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Eduard Bally
(1847-1926)

Eduard Bally was born in Schönenwerd, Switzerland on August 11, 1847, the son of Carl Franz Bally (1821-1899), who founded of the internationally known Bally shoe factory in 1851. Following his early education the young Eduard became a banking apprentice in Geneva before joining the family firm. He traveled to America several times in the 1870s to study shoe manufacturing technology, and succeeded his father as head of the Bally company in 1880. In due course the shoe company became so successful that in 1916 alone they sold 4 million pairs of shoes. In 1874 he married Marie Prior.

He began collecting minerals and other objects around 1870, and the collections became so voluminous that in 1910 he built a private museum to house it all in Schönenwerd, Switzerland; it was reopened as a public non-profit organization in 1923. The Bally-Prior Museum contained objects primarily from the fields of mineralogy and meteoritics, but also from zoology, anthropology, paleontology, archeology, and history. The mineralogical collection originally consisted of 5,000 specimens from Switzerland and from worldwide localities. The paleontological and archeological collections consisted of over 5,000 objects.

Eventually the mineral collection grew to over 10,000 specimens, acquired from the prominent dealers and collectors of his time. Sources included such dealers as August Pohndorf in Denver (1896; Bisbee minerals), A.E. Foote in Philadelphia, August Krantz in Bonn, Julius Böhm in Görlitz, and Boubée in Paris, as well as prominent collectors such as Dr. L. Bondy in Vienna (1900-1920, meteorites from the Royal Imperial Natural History Museum), Dr. Kürschner in Vienna (about 2,400 specimens in 1920), and about 200 specimens from the Simplon tunnel (1920) were acquired from the collection of A. Strub. Eduard Bally died in Schönenwerd on July 24, 1926, bringing an end to over 50 years of mineral collecting.

The museum collection was divided into "minerals of Switzerland" with 300 exhibits arranged according to specific regions, a "macro table" with 30 small minerals (especially Lengenbach specimens) and the large systematic collection (over 4 000 specimens of over 600 mineral species). Also included was a remarkable collection of 400 meteorites from 300 falls, assembled through the purchase of specimens from the collections of Ward-Coonley, Aristide Brezina and C.C.Lee, among others. Ultimately, due a lack of financing, the Bally-Prior Museum was closed and its collections were sold off at auction in 2003. A portion of the collection is preserved today in the Cantonal Museum of Geology in Lausanne.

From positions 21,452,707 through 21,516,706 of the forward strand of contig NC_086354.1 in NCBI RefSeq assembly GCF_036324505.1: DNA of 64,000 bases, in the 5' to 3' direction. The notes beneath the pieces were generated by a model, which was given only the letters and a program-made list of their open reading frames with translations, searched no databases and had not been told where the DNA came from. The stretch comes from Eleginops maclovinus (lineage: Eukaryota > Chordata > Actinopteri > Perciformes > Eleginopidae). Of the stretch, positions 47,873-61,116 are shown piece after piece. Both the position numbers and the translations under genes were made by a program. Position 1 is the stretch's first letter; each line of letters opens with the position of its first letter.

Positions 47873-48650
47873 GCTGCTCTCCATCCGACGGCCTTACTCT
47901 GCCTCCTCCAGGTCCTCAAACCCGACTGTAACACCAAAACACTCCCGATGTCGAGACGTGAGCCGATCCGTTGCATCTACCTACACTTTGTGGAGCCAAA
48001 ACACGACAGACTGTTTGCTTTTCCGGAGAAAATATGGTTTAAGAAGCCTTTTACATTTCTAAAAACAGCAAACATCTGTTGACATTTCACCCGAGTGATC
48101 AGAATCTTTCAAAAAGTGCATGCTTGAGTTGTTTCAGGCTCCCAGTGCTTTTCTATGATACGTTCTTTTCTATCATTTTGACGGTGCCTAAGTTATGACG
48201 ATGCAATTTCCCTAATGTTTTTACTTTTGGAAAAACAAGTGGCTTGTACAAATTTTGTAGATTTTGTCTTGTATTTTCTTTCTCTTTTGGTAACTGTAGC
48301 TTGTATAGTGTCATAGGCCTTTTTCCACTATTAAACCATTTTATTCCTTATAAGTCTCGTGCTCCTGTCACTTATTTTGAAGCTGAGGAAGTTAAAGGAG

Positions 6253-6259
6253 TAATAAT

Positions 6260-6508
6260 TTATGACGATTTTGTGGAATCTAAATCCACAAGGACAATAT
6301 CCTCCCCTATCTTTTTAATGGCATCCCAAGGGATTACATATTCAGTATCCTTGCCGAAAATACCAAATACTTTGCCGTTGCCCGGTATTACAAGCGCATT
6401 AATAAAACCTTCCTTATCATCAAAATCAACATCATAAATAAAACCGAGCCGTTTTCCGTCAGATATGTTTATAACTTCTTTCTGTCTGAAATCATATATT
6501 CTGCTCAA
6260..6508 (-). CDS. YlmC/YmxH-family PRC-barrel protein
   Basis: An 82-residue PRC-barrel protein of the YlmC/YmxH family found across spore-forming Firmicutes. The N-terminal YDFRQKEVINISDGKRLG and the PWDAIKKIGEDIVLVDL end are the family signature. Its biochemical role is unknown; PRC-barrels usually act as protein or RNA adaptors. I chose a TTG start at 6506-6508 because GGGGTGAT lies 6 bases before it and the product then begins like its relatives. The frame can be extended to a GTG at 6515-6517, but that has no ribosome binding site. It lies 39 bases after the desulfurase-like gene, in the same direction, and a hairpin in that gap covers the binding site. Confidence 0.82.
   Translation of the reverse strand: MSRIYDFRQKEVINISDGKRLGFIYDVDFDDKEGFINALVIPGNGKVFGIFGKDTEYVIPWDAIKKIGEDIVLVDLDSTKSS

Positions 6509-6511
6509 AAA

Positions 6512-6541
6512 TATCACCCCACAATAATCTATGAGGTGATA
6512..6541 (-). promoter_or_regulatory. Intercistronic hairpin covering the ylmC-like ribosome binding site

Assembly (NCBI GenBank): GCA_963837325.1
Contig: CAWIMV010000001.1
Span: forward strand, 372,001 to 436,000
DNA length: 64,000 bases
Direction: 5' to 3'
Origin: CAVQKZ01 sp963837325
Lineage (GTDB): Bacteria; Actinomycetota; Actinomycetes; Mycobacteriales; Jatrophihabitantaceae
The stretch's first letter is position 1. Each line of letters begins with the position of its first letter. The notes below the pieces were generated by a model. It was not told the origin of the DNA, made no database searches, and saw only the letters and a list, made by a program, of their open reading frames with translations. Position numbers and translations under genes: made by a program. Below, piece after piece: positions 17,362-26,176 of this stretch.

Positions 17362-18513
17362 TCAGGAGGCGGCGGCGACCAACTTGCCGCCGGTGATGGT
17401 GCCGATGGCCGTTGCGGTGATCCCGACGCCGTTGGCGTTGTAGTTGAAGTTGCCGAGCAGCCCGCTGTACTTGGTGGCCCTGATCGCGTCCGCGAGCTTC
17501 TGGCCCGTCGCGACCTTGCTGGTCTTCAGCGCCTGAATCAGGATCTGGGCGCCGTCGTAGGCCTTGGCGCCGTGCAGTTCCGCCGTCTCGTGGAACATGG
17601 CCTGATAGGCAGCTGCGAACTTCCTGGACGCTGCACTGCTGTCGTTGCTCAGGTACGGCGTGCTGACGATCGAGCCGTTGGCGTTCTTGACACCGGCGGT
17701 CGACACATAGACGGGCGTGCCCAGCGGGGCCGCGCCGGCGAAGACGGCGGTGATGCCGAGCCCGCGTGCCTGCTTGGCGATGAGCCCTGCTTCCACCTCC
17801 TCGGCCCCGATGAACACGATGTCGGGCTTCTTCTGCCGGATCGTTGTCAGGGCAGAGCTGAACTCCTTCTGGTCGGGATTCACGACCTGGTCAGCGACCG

References:
MEISSER, N. (undated) La collection minéralogique d'Eduard Bally (1847-1926). Musée cantonal de géologie, Lausanne.
ABEGG, P. (undated) Die Geschichte des Museums Bally-Prior. Stiftung für Bally Familien und Firmengeschichte, Schönenwerd.
BURCHARD, U., and BODE, R. (1986) Mineral Museums of Europe. Walnut Hill Publishing.
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[Citation format for this entry:
WILSON, Wendell E. (2017)
Mineralogical Record
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The Mineralogical Record - Eduard Bally Eduard Bally
The Mineralogical Record - Eduard Bally The Bally-Prior Museum.
The Mineralogical Record - Eduard Bally 25 x 91 mm,
An orginial display label from the Bally-Prior Museum.
The Mineralogical Record - Eduard Bally 28 x 42 mm (Courtesy of Armin Sorg)
The Mineralogical Record - Eduard Bally 26 x 76 mm, display label (Courtesy of Armin Sorg)
The Mineralogical Record - Eduard Bally 26 x 76 mm, display label (Courtesy of Armin Sorg)
The Mineralogical Record - Eduard Bally 26 x 76 mm, display label (Courtesy of Armin Sorg)
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